Author: ZHANG XIAOGANG 张晓刚
Signed and dated: Painted in 2006
Final Price: RMB 5,000,000
2008 Lovely Blossoms and Full Moon / P132-133 / Yuz Museum
signed in Chinese, dated 2006
2008 Lovely Blossoms and Full Moo Yuz Museum, Indonisia / Indonisia
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The extended family series began in 1993. When visiting relatives in his hometown of Chengdu, Zhang Xiaogang chanced upon some old photos, which inspired his works of new theme. This series is the portrait collection based on the family photos that were popular in the 1950s and 1960s. The family photos during the Cultural Revolution are characterized by standardized and stereotyped postures. Oftentimes, the family members sit in front of a camera, with rigid posture and serious expression, and basically similar clothing and hairstyle. The photos mirror the material scarcity and the monotonous cultural life in a special era. Each character has a label belonging to the time and identity, such as Chinese tunic suit and red scarves, but their individuality was nonexistent in the collective. Zhang Xiaogang re-examines the family idea and collectivism prevailing at the time from the standpoint of the new era, reinterprets the historical context with new ideas and symbolic language, and discusses the value of collectivism and the significance of individual sacrifice, as well as the conflict between personality liberty and social norms. As he put it: “I saw a method to depict the conflicts between individuals and collectives. It was not until that time that I really began to paint. I can use the Cultural Revolution to describe the complex relationship between the state and the people. China is like an extended family. People rely on each other and also have conflicts. This is what I want to concentrate on. Gradually, its relationship with the Cultural Revolution weakens, and the focus shifts to the people’s psychological status. By depicting the collective memory and emotions behind the paintings, the artist shows the Chinese people’s modest and rational way of interaction with others in the changing times. To exhibit the behavior characteristics and mindset of the characters in the special times, Zhang Xiaogang chose smooth, gentle characters. This form of art has the charms like the lunar new year’s paintings popular in the late Qing Dynasty and the early Republic of China period. Transforming realistic paintings into Chinese-style popular paintings creates a sense of history for the paintings, and is also an irony for specific ideology.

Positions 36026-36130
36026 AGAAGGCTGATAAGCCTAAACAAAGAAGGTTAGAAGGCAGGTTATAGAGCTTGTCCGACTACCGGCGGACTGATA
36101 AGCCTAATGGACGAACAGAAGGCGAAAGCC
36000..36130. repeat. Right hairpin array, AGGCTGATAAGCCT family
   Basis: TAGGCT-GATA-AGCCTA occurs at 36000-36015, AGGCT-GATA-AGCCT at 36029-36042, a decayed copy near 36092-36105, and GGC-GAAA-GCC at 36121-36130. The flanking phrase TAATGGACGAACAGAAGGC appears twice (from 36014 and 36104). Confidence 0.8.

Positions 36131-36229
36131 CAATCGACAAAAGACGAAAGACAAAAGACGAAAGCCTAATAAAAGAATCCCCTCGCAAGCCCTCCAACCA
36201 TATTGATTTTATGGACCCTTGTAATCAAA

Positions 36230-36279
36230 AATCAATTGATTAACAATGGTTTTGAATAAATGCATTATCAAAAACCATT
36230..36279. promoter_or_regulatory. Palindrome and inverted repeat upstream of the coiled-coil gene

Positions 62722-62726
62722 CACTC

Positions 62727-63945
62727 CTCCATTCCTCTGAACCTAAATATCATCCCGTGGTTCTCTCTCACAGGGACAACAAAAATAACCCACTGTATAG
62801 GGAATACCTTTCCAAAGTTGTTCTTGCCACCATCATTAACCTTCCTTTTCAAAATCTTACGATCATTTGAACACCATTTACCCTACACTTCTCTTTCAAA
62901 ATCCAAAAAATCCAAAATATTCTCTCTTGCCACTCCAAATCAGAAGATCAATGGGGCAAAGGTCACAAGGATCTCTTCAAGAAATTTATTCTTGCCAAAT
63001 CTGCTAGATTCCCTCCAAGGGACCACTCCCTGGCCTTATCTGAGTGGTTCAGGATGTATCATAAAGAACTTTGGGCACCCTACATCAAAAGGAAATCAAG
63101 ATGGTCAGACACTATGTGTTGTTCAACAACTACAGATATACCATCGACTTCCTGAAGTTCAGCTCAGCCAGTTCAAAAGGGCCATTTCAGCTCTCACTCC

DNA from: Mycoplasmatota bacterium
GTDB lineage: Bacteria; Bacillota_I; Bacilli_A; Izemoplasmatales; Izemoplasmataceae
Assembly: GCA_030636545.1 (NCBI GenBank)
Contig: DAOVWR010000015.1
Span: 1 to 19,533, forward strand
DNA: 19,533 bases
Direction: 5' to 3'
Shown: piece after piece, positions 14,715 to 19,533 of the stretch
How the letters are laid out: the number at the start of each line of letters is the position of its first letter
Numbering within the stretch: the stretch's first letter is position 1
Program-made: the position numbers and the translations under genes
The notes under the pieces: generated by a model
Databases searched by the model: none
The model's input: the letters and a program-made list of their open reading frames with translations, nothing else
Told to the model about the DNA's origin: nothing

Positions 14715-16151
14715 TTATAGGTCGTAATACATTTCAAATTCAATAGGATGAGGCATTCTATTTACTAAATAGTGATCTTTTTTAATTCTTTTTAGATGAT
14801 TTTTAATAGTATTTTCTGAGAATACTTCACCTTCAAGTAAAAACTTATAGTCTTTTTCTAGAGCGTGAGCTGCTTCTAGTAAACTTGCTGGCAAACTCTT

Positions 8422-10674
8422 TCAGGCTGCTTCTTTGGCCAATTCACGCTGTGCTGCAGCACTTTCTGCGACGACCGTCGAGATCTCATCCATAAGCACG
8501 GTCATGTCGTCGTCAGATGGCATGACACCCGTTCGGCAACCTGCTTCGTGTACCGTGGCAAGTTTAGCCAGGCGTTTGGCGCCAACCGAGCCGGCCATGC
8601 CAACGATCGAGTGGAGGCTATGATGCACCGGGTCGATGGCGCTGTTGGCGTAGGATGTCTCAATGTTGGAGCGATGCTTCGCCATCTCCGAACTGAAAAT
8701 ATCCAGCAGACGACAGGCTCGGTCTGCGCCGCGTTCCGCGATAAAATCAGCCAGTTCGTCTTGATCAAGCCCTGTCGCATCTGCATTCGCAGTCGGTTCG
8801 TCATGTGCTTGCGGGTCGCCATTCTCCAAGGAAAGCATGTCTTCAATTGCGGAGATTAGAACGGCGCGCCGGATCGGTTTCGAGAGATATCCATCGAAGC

Produced in 2007, brothers are a common theme in the “Consanguinity - Big Family” series. The artist explores the ties of consanguinity within the family using the calm and restrained images. The standard two-person photo popular in the 1960s is adopted for the composition of the painting. The two brothers standing in a row look squarely at the camera. The typical Chinese tunic suit, slender cheeks, single-fold eyelids and other features have associations with the past for the viewer. The rigid sitting posture and the eyes hint at the suppressed individuality and emotions. The cool and melancholy gray tone highlights the atmosphere of a bygone era. The characters in the family series seem to be the same, but the signature light spots highlight their different identities through changing shapes and the faint shadow effect. In this work, the light flooding from the right side falls on the faces to form a large irregular red light spot. The slender and flexible red line delineates the bubble-like outline. The light spot on the eyebrows in the right echoes with the spot on the chins of the character in the left, hinting at the blood relations between the two. It shares the stories concealed in the memory bubble. The randomly painted red lines stand out on the black and white background, as if rebelling against social norms and constraints. It seems to be the lively memory in ordinary life. Zhang Xiaogang tells the stories of a generation using autobiographical narrative language. His “Consanguinity - Family” series with humanistic care and historicism are one of the works that best convey the temperament of the times in the history of Chinese contemporary art.